The definition of a recession may vary, but one standard is when gross domestic product (GDP) falls for two consecutive quarters. This year, it fell in the second quarter, so the possibility exists that we may already be headed toward a recession.

Investors need to know how to protect their investments when a recession starts because it generally means less consumer spending, and that often leads to less revenue for companies. Recessions vary, and there's no such thing as a "recession-proof" stock. But certain sectors are more recession-resistant, such as consumer staples and healthcare. That's because both sectors involve less discretionary spending than travel, dining, or entertainment.

That brings us to two huge healthcare stocks investors often look at as safe havens in times of economic uncertainty: Johnson & Johnson (JNJ 0.29%) and UnitedHealth Group (UNH -1.03%).

1. J&J has stood the test of time

Johnson & Johnson is a huge healthcare company with 142,000 employees. It reported $24.3 billion in revenue in the second quarter, up 3%, year over year. So far this year, J&J stock is down about 7%, while the S&P 500 Index has slumped 25%.

During the Great Recession from December 2007 to June 2009, the S&P 500 Index experienced a total return of -41.5% versus -12.5% for Johnson & Johnson. Why did it hold up so well? Chalk it up to one awkward phrase -- "diversified inelastic spending."

Johnson & Johnson makes a lot of products, drugs, and medical devices, but with the exception of a few beauty products, much of what the company makes isn't exactly discretionary spending.

JNJ Revenue (Quarterly) Chart

Data Source: JNJ Revenue (Quarterly) data by YCharts

The company operates in three segments: pharmaceuticals, such as the drugs people take every day to preserve their health; consumer healthcare, which includes staples such as Band-Aids, Tylenol, and Zyrtec to treat allergies; and medtech, which includes things such as artificial hips, knees, and medical equipment such as sutures and hemostats.

During the years from 2007 to 2009, Johnson & Johnson's earnings per share (EPS) went up 18.29%, in contrast to a lot of other companies.

There's another factor why investors didn't leave the company during the Great Recession -- the company is a Dividend King that has raised its payout for 60 consecutive years, including a 6.6% boost this year to $1.13 per quarterly share, giving it a yield of around 2.78%. That dividend gives investors a little more patience to hold on to a stock that declines because they can count on a dividend in the meantime.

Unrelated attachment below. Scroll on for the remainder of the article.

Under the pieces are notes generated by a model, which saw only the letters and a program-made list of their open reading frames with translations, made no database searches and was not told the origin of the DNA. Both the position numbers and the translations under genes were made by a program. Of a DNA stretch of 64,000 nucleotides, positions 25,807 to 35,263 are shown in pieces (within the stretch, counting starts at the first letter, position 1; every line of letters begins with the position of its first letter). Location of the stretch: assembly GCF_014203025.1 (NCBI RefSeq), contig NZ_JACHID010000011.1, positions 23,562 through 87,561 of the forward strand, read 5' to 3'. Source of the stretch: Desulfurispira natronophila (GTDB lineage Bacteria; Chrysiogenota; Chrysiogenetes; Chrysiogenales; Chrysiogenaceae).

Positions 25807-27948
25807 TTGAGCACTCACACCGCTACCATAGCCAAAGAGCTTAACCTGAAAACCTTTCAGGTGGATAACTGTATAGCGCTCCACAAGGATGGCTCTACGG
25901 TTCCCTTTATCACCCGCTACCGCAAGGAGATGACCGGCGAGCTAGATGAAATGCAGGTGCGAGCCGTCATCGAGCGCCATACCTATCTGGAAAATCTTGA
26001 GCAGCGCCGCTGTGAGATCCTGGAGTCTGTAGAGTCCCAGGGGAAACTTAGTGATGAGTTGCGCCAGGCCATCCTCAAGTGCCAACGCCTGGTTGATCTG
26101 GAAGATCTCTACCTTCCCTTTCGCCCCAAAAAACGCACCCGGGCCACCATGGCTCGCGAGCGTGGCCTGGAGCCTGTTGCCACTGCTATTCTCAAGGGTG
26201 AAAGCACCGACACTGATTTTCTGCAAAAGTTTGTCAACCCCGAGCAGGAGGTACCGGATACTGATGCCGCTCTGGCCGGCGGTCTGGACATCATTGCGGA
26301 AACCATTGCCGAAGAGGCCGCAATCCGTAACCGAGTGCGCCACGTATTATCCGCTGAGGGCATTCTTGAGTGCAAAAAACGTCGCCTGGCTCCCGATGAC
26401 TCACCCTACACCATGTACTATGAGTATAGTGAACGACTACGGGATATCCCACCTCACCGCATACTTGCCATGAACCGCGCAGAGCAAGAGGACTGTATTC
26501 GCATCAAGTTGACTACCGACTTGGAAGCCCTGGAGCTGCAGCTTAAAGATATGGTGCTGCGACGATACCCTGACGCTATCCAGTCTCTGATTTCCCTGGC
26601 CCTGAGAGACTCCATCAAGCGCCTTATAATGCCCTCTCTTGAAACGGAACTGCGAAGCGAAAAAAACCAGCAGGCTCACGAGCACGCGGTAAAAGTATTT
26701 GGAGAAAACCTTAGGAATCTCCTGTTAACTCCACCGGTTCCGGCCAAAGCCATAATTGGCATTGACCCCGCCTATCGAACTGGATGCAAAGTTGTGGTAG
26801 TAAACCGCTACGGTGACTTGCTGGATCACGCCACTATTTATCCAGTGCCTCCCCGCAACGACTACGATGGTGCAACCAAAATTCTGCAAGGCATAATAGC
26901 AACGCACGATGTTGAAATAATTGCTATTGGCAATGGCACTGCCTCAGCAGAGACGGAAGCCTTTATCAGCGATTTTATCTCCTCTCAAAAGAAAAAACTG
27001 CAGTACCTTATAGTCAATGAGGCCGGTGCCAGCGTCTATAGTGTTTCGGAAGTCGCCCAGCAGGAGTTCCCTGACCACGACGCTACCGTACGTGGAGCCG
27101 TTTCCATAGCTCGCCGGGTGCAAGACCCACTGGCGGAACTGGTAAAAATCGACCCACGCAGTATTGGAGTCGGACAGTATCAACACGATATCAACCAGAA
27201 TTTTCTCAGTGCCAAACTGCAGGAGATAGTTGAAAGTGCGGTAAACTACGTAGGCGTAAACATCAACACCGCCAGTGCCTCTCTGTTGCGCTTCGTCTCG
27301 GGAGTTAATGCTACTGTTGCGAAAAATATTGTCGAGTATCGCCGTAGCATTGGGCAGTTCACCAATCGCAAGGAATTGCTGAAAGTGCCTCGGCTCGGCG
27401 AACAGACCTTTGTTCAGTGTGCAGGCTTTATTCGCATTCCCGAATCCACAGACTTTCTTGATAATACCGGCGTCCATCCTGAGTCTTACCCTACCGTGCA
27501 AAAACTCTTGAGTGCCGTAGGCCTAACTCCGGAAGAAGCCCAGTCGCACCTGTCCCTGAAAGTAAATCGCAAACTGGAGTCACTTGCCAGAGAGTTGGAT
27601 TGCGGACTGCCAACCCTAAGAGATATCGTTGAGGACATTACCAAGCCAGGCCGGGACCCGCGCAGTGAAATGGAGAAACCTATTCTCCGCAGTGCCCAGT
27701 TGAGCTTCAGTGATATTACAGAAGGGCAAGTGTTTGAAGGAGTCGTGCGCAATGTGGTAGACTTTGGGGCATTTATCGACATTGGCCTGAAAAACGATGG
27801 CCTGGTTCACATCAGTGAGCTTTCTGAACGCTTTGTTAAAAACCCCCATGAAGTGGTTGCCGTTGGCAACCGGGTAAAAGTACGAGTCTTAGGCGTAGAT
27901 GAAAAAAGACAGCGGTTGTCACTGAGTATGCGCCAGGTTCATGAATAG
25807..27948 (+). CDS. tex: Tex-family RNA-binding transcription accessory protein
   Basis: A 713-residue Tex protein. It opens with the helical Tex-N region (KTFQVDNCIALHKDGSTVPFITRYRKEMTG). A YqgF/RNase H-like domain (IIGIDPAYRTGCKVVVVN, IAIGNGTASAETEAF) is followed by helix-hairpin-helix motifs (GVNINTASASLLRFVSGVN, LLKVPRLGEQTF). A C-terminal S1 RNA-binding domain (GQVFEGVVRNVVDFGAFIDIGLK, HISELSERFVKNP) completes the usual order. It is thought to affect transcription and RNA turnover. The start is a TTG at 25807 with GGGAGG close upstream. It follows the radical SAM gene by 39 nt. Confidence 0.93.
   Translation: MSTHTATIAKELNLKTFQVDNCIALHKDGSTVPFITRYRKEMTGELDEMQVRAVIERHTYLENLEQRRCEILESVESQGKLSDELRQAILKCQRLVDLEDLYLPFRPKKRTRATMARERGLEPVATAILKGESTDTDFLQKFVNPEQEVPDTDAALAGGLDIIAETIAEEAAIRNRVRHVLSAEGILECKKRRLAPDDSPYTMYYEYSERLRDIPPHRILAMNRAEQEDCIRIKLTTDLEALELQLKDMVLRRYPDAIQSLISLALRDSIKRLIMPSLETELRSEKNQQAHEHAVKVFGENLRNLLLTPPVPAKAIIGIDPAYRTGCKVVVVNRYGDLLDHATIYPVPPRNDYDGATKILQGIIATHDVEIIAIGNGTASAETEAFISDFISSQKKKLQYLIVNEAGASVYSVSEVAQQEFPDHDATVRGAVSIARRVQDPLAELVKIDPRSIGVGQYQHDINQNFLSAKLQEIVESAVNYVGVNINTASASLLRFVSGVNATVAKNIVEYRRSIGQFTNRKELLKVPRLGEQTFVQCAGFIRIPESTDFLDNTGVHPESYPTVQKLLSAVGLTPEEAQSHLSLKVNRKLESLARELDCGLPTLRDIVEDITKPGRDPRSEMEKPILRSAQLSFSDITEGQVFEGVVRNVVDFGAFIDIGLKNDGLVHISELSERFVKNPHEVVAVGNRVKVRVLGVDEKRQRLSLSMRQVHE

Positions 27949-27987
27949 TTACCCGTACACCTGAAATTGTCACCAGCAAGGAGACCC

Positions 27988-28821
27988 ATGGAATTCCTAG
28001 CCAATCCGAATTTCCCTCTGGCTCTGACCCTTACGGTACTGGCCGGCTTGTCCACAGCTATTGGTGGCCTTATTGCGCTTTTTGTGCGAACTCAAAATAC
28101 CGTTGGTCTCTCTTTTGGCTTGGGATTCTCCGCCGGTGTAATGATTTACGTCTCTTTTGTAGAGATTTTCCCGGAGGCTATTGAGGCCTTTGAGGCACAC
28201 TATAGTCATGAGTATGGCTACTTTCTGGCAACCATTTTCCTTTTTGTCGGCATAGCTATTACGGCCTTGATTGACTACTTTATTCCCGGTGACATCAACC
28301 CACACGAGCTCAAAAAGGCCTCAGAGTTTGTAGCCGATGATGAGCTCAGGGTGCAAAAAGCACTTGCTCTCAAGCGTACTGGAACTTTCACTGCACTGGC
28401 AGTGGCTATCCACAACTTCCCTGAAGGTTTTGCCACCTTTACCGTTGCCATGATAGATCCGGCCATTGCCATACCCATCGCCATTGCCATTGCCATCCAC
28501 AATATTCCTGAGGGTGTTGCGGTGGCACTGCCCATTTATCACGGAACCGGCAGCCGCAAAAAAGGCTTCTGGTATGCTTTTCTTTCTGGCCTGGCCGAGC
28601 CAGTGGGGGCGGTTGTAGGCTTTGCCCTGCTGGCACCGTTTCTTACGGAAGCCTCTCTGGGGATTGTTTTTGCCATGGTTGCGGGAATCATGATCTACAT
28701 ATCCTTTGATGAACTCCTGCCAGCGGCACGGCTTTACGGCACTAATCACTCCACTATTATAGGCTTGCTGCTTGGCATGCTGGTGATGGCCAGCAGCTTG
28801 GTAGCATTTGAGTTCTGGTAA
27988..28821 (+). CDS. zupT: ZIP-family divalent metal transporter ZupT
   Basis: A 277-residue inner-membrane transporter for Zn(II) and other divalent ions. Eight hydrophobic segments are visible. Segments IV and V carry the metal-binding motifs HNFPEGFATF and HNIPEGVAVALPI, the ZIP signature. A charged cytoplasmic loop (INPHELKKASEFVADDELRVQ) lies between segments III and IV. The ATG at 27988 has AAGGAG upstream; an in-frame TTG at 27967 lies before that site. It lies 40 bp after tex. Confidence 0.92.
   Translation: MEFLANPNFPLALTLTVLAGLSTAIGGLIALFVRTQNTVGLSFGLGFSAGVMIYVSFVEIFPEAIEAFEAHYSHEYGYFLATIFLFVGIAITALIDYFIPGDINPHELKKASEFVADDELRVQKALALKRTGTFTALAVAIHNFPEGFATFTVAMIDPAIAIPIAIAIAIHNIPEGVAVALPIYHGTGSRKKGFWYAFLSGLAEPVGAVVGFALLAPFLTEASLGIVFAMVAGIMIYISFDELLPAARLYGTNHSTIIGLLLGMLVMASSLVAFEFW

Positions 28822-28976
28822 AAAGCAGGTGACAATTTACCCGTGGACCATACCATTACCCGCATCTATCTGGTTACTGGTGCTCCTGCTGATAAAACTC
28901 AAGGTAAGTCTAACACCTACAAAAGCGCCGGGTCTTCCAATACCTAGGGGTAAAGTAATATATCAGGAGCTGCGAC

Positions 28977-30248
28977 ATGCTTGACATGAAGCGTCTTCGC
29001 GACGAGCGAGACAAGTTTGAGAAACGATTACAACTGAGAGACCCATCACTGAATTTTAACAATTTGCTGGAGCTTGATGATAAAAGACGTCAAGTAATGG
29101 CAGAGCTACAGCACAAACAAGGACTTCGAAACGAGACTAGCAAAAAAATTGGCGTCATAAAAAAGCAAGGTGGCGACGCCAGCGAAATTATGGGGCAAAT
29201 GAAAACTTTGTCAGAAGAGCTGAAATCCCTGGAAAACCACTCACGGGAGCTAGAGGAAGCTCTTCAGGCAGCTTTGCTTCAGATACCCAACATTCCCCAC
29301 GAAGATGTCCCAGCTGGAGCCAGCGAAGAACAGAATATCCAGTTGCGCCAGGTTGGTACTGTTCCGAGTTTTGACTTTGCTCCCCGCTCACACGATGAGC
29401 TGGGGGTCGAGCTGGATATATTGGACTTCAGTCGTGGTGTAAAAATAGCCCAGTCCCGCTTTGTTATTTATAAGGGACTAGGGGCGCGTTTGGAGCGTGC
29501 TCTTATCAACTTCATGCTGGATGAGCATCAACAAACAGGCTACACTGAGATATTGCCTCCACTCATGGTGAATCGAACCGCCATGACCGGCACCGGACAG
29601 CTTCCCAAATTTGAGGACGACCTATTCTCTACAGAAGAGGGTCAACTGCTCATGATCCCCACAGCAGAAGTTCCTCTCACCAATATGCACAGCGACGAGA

Johnson & Johnson is in the process of spinning off its least-profitable division, consumer health, and plans to have that finished by sometime in 2023. While this leaves the company with less diversity, it also improves the company's profit margins. For example, in the second quarter, consumer health revenue was down 1.3%, year-over-year, while pharmaceutical was up 6.7% and medtech was down 1.1%.

2. UnitedHealth is riding a trend

UnitedHealth Group, a health insurance and managed healthcare company, has been up more than 3% so far this year. It's even bigger than Johnson & Johnson, with 360,000 employees, and it is the largest health insurer in the country, serving 280,000 people in the second quarter.

For the most part, health insurance isn't something people can afford to go without, making it somewhat recession-proof. However, when a recession hits hard enough that people lose their jobs, they lose their health insurance as well. During the Great Recession, the company's total return level fell by 53%.

UNH Chart Data Source: UNH data by YCharts

Fortunately, a greater part of UnitedHealth's business is now with Medicare and Medicare Advantage customers who are no longer on a company's insurance plan.

In the second quarter, UnitedHealth reported $80.3 billion in revenue, up 13% year over year. Its Optum managed healthcare division and its UnitedHealthcare insurance division both showed double-digit gains in revenue. The company also reported EPS of $5.34, compared to $4.46 in the same period last year.

The company also raised its quarterly dividend by 13.7% to $1.65 per share this year, giving its dividend a yield of around 1.27%. While UnitedHealth isn't a Dividend Aristocrat, it has grown its dividend by 676% over the past decade and has raised its dividend for 14 consecutive years.

The company should also benefit from a 10-year collaboration it recently announced with Walmart to offer healthcare to seniors and Medicare beneficiaries, as well as virtual care for patients of all ages. The agreement will begin with 15 Walmart locations in Florida and Georgia before expanding into new markets.

Not a difficult choice

UnitedHealth has come a long way and appears more recession-proof than it used to be, thanks to its increased Optum business and greater emphasis on Medicare customers. Yet, despite its run this year, it is a riskier bet if we're heading into a recession.

Right now, Johnson & Johnson still seems the safer choice of the two stocks, especially as a hedge against a recession, based on how it handled the Great Recession along with its more generous dividend.